“Working as a research assistant, I want to help the team as much as I can. And at the same time, it is a great experience for me to learn Meros’ methodology for solving challenges. I expect the first weeks will probably be hard, especially the process of learning technical terms in foreign languages. But I believe that with the effort and help from team members, I can accommodate myself to Meros quickly, and have a better understanding of the consulting business and agriculture trends.”

Shu has big plans outside of work this season too. “As a big fan of Japanese food, I was so excited to find there are numerous great restaurants near Meros. So apart from work, my first goal is to experience all of these great restaurants, especially ramen! I also plan to travel to Kyoto to enjoy the scenery – and of course experience Kyoto’s famous Ramen Street while I am there.“

Welcome Yoko Iino, Meros’ first ever Fall Research Assistant!

For the first time in Meros history we are welcoming a Fall Research Assistant, Yoko Iino!

Yoko has a degree in Agriculture from Meiji University and spent a year studying at Srinakharinwirot University in Thailand, where she also was an agricultural volunteer working in a Hmong hill tribe village. She is now is close to completing her Master’s degree in Social Entrepreneurship at the International University of Japan in Niigata. She was accepted and trained by the Japanese government as a Japan Overseas Cooperation Volunteer (JICA Volunteer) with plans for a two-year assignment in Rwanda to work on technical assistance in rural agriculture programs. However ultimately the pandemic scuttled her plans to work in Rwanda and she shifted focus to pursuing internship experience in Japan, instead of overseas.

Yoko will be joining the Japanese Ministry of Agriculture, Food and Fisheries (MAFF) from January 2023 and to prepare for this new career, she will spend the fall working with Meros to deepen her experience in international agriculture development and learn advanced research skills.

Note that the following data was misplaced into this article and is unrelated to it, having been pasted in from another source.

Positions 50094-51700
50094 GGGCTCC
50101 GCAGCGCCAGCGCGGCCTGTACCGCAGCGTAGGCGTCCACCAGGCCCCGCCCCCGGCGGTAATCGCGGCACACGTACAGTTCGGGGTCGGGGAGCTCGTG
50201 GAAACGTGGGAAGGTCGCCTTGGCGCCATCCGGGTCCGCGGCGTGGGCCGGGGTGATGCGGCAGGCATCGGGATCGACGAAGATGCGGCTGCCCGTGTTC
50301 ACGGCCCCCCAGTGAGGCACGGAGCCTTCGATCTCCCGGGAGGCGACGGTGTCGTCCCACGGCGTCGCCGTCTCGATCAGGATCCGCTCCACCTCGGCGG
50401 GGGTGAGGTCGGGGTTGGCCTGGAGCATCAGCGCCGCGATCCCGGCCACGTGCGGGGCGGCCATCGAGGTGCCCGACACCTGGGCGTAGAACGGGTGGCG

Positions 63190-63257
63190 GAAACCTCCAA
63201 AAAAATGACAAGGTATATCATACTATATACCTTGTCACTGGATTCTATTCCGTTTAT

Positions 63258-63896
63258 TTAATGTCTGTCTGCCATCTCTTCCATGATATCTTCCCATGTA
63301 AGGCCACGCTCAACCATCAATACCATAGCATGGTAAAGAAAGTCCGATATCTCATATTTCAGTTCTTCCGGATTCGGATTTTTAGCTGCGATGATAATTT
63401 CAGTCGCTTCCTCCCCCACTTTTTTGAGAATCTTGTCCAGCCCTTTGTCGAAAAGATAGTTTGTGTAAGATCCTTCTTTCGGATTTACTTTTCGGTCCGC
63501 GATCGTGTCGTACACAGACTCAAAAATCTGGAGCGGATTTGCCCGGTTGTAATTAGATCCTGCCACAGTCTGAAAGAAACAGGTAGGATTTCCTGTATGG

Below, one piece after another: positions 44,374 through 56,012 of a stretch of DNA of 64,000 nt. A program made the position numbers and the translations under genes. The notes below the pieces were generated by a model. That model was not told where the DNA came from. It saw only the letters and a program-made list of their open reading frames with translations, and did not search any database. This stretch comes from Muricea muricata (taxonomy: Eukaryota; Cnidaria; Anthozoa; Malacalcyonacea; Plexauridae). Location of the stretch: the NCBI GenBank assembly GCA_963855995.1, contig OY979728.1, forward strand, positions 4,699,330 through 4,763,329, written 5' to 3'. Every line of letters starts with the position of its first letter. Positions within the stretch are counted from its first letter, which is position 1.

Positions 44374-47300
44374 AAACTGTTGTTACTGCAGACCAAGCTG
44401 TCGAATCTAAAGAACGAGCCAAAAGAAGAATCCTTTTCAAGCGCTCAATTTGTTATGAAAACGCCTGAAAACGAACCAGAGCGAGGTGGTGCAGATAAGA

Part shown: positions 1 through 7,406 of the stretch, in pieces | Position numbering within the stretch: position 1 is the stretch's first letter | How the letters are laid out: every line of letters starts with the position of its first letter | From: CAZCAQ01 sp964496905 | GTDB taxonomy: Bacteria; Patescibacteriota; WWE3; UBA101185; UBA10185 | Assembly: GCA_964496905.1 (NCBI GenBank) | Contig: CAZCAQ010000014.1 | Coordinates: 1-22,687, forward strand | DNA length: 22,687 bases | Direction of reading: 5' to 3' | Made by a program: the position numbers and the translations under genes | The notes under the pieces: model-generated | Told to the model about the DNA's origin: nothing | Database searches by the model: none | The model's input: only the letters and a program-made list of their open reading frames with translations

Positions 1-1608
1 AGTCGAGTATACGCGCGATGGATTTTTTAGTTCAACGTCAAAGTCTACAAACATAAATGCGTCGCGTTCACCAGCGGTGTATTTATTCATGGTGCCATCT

Yoko discussed why she wanted to join Meros. “I was attracted by Meros’ value of “strength in diversity” and at the same time, I wanted to make good use of my educational background and work in agriculture. Initially, I was slightly anxious because everything was new and much of our communication is in English, but thanks to the kind support of Team Meros and intensive training, I had no trouble fitting into the environment.”

“I think Meros is the perfect environment to learn how to work in a professional office,  how to collect and analyze data efficiently, and understanding the skillset required to become consultants. Because Meros fosters communication among teammembers I can feel free to ask anything. I really hope to absorb new things every day and contribute to Team Meros.”

In addition to jumping into Meros projects on topics such as insect for animal feed and agtech adoption in rural Japan, Yoko will be looking into feasibility of increasing organic agriculture in Japan, a goal of the government under the new Green Food System Strategy.

“In Japan’s Green Food System Strategy, which was enacted this year, a bold goal was set to expand organic farming to 25% of arable land (1 million hectares) by 2050. In addition, utilization of organic farming and conversion to organic farming is being actively discussed worldwide due to soaring prices of chemical fertilizers and growing awareness of the environmental impact of various farming methods. In this project, I am hoping to pursue the possibilities and challenges of organic farming in Japan through comparisons with conventional farming and organic farming in other countries, and also to investigate what kind of technologies and strategies could be introduced for the development of organic farming in Japan.”

Outside of the office this fall, Yoko plans to continue her love of cooking Thai, Chinese and Korean dishes – the spicier the better! She is a also a big fan of American TV dramas and movies and plans to spend time this fall immersed in Middle Earth with the new Lord of the Rings series.